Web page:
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Reverse Engineering the Macintosh LC III Logicboard

mmu_man

Well-known member
LOL! Possibly they later on patched the layout to bypass them but manufacturing still had the pick&place configured to put them. Next time I open mine I should check if they're here.
What part of the circuit are they on?
 

max1zzz

Well-known member
they are connected to pin 24 of the ext SCSI connector and pin 4 of the serial ports to ground, after this I found C40 (again by the serial ports) and C70 (Above the PDS connector) are the same. These look like they are linking the audio / IO ground planes to the normal ground plane, I guess apple orignally did this with caps then changed the design at a later date
 

360alaska

Well-known member
If you read the thread: This is actually common when dealing with EMC. The zero ohm resistor has some parasitic inductance, so the capacitor acts like a better path to ground at high frequencies. Many designs will have options for a few different ground coupling layouts and then test to work out what they need to achieve compliance.
 

cheesestraws

Well-known member
I did read the thread! What I don't understand is why coupling high frequencies effectively between the grounds is a good thing in this specific case. I'm being stupid rather than illiterate :). It's not meant as a passive-aggressive swipe, you may well be right, but I'd really like someone to explain to me why, because grounding is black magic and I don't understand it.
 

mmu_man

Well-known member
Are you just doing the PCB directly or the schematics also?
Could be interesting to be able to patch it. At least to add a switch/jumper for overclocking :)
 

max1zzz

Well-known member
I'm just doing the PCB, BOMARC schematics are already available for this model

I have been considering drawing up schematics for the LC though from my board layout, as no schematics are available for that one
 

mmu_man

Well-known member
Well, schematics available as ugly bitmap scans and schematics in a usable format is different but yeah…
 

max1zzz

Well-known member
The BOMARC schematics are modern scans and are 100% readable, I see no reason to re-engineer the wheel here.

The apple SE, SE/30 and PLUS schematics floating around the place are a different matter though.
 

mmu_man

Well-known member
Yeah but modifying the PCB without the schematics would be harder without at least a netlist for checks.
 

Trash80toHP_Mini

NIGHT STALKER
Well, schematics available as ugly bitmap scans and schematics in a usable format is different but yeah…
max is doing three boards at once, that's above and beyond in my book. Check out the Bomarc schematics as he suggested, translating those into schematic capture format for PCB design apps would be a great contribution to the overall effort.
 

mmu_man

Well-known member
max is doing three boards at once, that's above and beyond in my book. Check out the Bomarc schematics as he suggested, translating those into schematic capture format for PCB design apps would be a great contribution to the overall effort.
Well I would maybe if I didn't have so many projects already. And then I'd do it in KiCAD anyway so it probably wouldn't match with the PCB which would be a shame.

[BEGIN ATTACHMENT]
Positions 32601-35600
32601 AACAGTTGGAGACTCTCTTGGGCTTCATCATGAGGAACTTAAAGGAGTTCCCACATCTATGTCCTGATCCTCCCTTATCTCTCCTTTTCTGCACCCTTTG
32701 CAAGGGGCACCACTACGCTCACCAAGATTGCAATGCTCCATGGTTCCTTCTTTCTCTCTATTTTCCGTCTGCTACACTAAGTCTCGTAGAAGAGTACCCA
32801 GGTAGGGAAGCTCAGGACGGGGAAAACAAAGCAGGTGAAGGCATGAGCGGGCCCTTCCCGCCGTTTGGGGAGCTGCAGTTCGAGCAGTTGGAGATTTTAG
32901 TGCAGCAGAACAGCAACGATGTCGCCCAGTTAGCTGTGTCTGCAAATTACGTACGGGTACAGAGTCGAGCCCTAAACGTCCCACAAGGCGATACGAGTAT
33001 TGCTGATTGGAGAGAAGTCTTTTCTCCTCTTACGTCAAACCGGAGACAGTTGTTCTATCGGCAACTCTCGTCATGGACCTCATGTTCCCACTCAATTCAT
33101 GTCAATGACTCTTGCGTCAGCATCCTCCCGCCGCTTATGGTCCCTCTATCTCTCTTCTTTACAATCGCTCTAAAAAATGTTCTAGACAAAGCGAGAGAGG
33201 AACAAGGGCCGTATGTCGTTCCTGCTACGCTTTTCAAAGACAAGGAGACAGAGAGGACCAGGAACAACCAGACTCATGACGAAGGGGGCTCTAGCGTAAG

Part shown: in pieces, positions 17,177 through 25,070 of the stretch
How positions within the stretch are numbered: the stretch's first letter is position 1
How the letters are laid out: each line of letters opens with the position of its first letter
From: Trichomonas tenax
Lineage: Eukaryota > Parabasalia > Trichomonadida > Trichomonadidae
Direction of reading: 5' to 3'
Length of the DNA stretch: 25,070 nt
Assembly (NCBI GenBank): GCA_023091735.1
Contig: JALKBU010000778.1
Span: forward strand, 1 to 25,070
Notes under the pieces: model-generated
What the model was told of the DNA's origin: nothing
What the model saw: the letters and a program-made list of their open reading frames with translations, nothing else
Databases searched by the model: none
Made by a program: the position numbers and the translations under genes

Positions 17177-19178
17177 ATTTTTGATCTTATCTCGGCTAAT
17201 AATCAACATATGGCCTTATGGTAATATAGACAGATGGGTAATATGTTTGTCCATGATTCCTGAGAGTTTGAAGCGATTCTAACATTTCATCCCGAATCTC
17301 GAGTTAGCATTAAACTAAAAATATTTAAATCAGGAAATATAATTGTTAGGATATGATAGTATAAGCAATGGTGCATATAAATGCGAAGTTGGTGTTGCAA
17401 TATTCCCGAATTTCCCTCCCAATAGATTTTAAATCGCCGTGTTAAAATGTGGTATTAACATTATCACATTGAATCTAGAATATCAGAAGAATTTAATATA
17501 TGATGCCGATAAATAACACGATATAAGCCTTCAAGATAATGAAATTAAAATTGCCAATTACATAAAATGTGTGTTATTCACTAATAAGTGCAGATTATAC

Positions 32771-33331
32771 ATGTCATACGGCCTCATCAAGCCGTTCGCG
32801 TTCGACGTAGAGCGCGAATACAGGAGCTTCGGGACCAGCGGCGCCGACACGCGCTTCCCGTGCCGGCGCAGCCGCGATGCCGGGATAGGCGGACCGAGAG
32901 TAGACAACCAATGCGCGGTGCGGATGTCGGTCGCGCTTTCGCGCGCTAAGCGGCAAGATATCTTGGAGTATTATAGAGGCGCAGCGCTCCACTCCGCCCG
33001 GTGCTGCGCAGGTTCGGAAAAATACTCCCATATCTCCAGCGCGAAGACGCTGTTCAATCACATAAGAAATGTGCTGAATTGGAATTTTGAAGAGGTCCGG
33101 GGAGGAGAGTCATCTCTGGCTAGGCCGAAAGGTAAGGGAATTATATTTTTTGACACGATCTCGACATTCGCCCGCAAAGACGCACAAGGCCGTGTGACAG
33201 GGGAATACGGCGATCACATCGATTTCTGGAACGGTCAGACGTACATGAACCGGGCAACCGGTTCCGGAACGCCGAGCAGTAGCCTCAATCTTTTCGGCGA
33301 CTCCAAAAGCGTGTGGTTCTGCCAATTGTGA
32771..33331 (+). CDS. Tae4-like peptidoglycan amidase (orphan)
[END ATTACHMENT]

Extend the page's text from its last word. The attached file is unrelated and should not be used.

mogs

Member
What I don't understand is why coupling high frequencies effectively between the grounds is a good thing in this specific case.

The designers get to choose exactly how these two grounds are bonded, maintaining control over the flow of return currents at all frequencies. Otherwise you're leaving it to chance how high frequency return currents make their way back to the power supply.

I've actually experienced this problem on a board I worked on, the designer used two ground planes bonded with inductors (they said to prevent high frequency coupling). This resulted in significant and measurable noise on the second plane. I ended up just bridging them together with solder and the noise went away. A capacitor might have achieved a similar result. At the end of the day I don't think the designer was right to do that without providing an alternate path for the high frequency return current.

It's also pretty common to place capacitors to bridge slots and notches in ground planes, to prevent high frequency return currents flowing around the slot (which has a tendency to emit RF).
 

cheesestraws

Well-known member
I've actually experienced this problem on a board I worked on, the designer used two ground planes bonded with inductors (they said to prevent high frequency coupling). This resulted in significant and measurable noise on the second plane. I ended up just bridging them together with solder and the noise went away

Thanks, this explanation was really helpful. One of these days I might understand this stuff...
 

max1zzz

Well-known member
It's getting there slowly, I have almost finished the copper areas on the top and bottom after that I only need to do inner planes and board outline.

Should be ready to send to production in a week or two :)
 

CC_333

Well-known member
Ah, OK!

You haven't been saying much about it lately. I figured you were still working on it quietly, but I was curious about your progress.

If you're up for it, I eventually wouldn't mind a clone of the backlit Mac Portable logic board made. I even have a broken donor for you to analyze, if so desired!

c
 

max1zzz

Well-known member
Indeed, I have spent the last week or two just drawing little coloured boxes on the board so not much to report!

Ohh that would be intresting! Do you know if the backlit portable's board is compatible with the non backlit's chassis? I only have a non-backlit portable so testing would have to be done with that
 
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